If you are a visual person, Dr. Preston recommends that people can get in the habit of “re-circulating joyful states.” This is the habit of reliving and recapturing positive memories associated with old photos and positive memories. Keep old photos, scrapbooks, or videos close by and reminisce with family and friends. This also can tie in to the random digital photo frame idea above. It is a great way to remind you of memories and it changes regularly so the problem of habituation won’t happen. Give it a try!

Step 2: Express Emotions

When I think of a resilient person, I think of someone with a very stern face, like a soldier ready for battle. Right? Wrong. The last thing stress resilient people do well is they express their emotions! They express empathy, gratitude, and compassion.  These are powerful emotions and to fight off stress we need to learn to appreciate and express these strong emotions as well.

When we express gratitude, it immediately helps us expand our perspective bubble. It is an easy way to analyze our lives and circumstances and see what we are thankful for and what we appreciate. This gears us towards a less stress-focused brain and a more positive focused one. When we express sympathy and compassion, we are looking outside of ourselves and escaping from the self-centered stress bubble we discussed earlier.

A good nighttime exercise: What are three things that went well today? This is a great exercise to broaden your perspective on your day, express positive emotions, including gratitude, and switch your focus from negative to positive. Dr. Preston states that this practice has shown to help decrease depressive symptoms in some individuals. Can you try this on tonight?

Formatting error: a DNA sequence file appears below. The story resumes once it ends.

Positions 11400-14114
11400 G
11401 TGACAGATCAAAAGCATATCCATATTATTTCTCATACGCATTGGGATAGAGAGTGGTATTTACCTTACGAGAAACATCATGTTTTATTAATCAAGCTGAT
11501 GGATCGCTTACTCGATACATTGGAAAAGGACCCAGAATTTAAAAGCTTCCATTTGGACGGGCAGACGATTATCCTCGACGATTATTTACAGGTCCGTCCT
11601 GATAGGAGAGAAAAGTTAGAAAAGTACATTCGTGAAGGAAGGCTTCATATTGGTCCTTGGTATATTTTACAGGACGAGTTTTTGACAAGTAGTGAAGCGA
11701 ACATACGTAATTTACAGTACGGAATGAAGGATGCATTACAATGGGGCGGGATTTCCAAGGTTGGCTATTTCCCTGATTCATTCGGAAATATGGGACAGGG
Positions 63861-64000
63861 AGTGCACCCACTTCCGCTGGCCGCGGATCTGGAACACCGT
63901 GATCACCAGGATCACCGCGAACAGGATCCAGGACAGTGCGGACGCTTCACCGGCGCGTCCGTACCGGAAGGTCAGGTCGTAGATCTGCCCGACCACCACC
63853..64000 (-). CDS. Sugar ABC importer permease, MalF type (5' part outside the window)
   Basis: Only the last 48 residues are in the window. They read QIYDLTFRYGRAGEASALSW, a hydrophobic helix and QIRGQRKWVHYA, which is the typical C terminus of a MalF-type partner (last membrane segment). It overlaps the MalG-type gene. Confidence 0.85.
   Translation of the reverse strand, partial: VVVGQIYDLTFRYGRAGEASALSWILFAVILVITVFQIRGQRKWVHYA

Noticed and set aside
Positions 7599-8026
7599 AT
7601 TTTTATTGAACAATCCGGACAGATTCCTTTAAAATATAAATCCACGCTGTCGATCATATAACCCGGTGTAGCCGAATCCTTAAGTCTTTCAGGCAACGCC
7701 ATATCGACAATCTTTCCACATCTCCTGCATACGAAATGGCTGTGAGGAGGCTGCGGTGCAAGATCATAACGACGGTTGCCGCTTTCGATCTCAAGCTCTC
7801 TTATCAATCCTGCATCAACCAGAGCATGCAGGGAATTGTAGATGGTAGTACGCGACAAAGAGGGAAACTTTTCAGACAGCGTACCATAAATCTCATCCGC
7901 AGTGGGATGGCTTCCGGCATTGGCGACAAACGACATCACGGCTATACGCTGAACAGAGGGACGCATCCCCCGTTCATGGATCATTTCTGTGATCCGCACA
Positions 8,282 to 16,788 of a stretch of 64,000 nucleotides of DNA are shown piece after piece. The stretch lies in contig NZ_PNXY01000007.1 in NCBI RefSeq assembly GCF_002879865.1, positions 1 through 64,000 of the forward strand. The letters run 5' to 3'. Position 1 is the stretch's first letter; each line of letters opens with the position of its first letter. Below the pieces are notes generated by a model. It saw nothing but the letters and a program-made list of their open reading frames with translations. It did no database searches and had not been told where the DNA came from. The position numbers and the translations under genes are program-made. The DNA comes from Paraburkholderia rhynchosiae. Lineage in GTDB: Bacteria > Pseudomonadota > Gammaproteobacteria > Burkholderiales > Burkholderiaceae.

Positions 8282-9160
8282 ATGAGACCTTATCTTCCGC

In conclusion, here is an exercise in perspective:

If I broaden my perspective, I can see the move to Georgia as a way for my husband and me to embark on something new together and strengthen our marriage. The idea of an ‘adventure’ makes my type-A personality completely frazzled, but Dr. Preston also explains that stress resilient people face their fears! I can experience a new culture and my husband can further his career. I was able to keep my job and I will be travelling regularly to see family and friends and I am so grateful! I can keep an open mind and approach this move as a way to gain new experiences, meet new people, and grow as a person.

Compare this paragraph to first one above about my move and transition. This is my same life, just enjoyed from a different viewpoint.  What would your life and your surroundings look life from a different perspective? What are you grateful for today? Let’s all take some time each day to appreciate the moment, and express gratitude in our continued battle to be strong against stress.


Preston, J. D. (2016, April). The Habits of Stress-Resilient People. Paper presented at Institute for Brain Potential: The Habits of Stress-Resilient People, Lynnwood, WA.

To read more of our Strong Against Stress series follow to: Introduction, Part 1, Part 2, and Part 4.  

Written by Andy Miller